Alan A. Stone: Imagining Faith
In the movie, one sees, roughly, a family, the O’Briens, dealing with the death of one of their own. Then, nothing less than a depiction of the creation of the universe and the evolution of life on earth. Next, a troubled boy coming of age in the traditional family where father rules, mother loves, and Oedipus stirs. Finally, a vision of the afterlife.
Many critics describe The Tree of Life as a philosophical exploration of the meaning of life; Malick is one of a surprising number of contemporary filmmakers who began in philosophy. He studied at Harvard with philosopher-humanist and film theorist Stanley Cavell, went to Oxford as a Rhodes Scholar, translated a volume of Heidegger, taught philosophy at M.I.T. before deciding he was not a very good teacher, became a journalist, rewrote screenplays, and eventually became a filmmaker.
Given Malick’s background and his film’s eschewal of a clear narrative, it’s not surprising that some would see The Tree of Life as dealing with philosophical questions. Malick, however, begins his film with an epigraph, a passage from the Book of Job that suggests something different: “Where were you when I laid the foundations of the Earth . . . when the morning stars sang together and all the sons of God shouted for Joy?”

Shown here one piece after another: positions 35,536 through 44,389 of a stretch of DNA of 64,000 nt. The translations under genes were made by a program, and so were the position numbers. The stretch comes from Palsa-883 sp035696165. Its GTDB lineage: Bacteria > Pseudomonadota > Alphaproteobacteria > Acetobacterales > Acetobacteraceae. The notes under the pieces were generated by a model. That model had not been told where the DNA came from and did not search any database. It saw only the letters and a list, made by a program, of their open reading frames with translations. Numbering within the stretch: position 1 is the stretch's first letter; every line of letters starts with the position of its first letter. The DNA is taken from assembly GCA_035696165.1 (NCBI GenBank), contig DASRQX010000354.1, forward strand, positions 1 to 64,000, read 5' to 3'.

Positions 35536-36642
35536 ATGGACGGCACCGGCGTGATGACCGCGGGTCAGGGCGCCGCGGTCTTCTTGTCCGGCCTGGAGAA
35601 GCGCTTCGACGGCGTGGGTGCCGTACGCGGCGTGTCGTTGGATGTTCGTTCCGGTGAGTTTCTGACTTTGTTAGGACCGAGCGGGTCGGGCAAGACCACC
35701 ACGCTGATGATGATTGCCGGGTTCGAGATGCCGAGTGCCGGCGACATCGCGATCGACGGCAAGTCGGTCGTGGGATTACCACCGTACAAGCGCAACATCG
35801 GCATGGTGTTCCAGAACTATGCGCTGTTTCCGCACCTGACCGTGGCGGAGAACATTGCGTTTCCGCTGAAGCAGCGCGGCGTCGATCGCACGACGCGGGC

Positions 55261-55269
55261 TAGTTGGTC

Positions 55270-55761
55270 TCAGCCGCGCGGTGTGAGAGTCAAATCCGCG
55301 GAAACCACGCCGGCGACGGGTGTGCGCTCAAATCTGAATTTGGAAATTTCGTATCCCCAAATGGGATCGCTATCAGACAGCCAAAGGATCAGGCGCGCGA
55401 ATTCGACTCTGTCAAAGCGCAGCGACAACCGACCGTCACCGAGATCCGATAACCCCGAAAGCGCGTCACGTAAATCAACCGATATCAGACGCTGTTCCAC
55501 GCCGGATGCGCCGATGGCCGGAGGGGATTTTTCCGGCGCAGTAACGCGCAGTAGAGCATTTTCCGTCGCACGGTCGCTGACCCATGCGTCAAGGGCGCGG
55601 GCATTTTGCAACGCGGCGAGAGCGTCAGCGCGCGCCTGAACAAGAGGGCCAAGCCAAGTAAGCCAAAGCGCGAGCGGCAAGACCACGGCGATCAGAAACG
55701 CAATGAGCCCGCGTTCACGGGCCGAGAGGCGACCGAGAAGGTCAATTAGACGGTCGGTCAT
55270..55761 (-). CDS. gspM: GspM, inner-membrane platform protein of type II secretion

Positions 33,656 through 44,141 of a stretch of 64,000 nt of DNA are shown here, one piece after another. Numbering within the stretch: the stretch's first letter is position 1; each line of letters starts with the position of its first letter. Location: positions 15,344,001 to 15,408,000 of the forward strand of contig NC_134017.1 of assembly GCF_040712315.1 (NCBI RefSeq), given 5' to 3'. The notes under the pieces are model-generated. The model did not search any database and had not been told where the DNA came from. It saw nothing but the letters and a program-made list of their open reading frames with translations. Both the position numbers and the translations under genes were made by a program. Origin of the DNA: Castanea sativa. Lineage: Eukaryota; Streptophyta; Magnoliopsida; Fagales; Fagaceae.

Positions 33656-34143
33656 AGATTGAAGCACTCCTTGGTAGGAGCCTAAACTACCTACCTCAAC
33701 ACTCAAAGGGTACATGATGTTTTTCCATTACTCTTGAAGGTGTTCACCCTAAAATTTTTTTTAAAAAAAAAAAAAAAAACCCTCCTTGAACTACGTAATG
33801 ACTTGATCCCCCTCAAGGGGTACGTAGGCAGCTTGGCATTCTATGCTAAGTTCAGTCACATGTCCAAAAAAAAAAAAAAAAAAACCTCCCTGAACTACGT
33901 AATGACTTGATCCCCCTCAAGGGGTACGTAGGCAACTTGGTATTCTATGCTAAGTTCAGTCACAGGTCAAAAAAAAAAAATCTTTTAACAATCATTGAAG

The traditional understanding of those lines suggests the humbling of Job, a good man put to a test of faith by a compassionless god. The passage can be understood to represent the essence of Malick’s project itself, a dialectic of grand ambition and abject humility. On the one hand, he audaciously depicts creation—we will be there when all the sons of god shout for joy. On the other, he shows us a father, mother, and their three sons, who, like all humanity, inevitably endure profound humbling.